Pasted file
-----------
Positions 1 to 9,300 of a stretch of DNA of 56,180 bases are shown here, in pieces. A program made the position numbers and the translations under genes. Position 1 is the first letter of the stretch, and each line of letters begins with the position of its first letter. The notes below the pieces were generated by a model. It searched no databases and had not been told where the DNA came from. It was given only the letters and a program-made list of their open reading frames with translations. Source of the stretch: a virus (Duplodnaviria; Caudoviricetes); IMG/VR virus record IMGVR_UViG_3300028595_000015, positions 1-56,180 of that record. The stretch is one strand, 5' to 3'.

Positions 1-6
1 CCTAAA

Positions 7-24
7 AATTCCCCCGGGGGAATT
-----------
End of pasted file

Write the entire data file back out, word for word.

Positions 1 to 9,300 of a stretch of DNA of 56,180 bases are shown here, in pieces. A program made the position numbers and the translations under genes. Position 1 is the first letter of the stretch, and each line of letters begins with the position of its first letter. The notes below the pieces were generated by a model. It searched no databases and had not been told where the DNA came from. It was given only the letters and a program-made list of their open reading frames with translations. Source of the stretch: a virus (Duplodnaviria; Caudoviricetes); IMG/VR virus record IMGVR_UViG_3300028595_000015, positions 1-56,180 of that record. The stretch is one strand, 5' to 3'.

Positions 1-6
1 CCTAAA

Positions 7-24
7 AATTCCCCCGGGGGAATT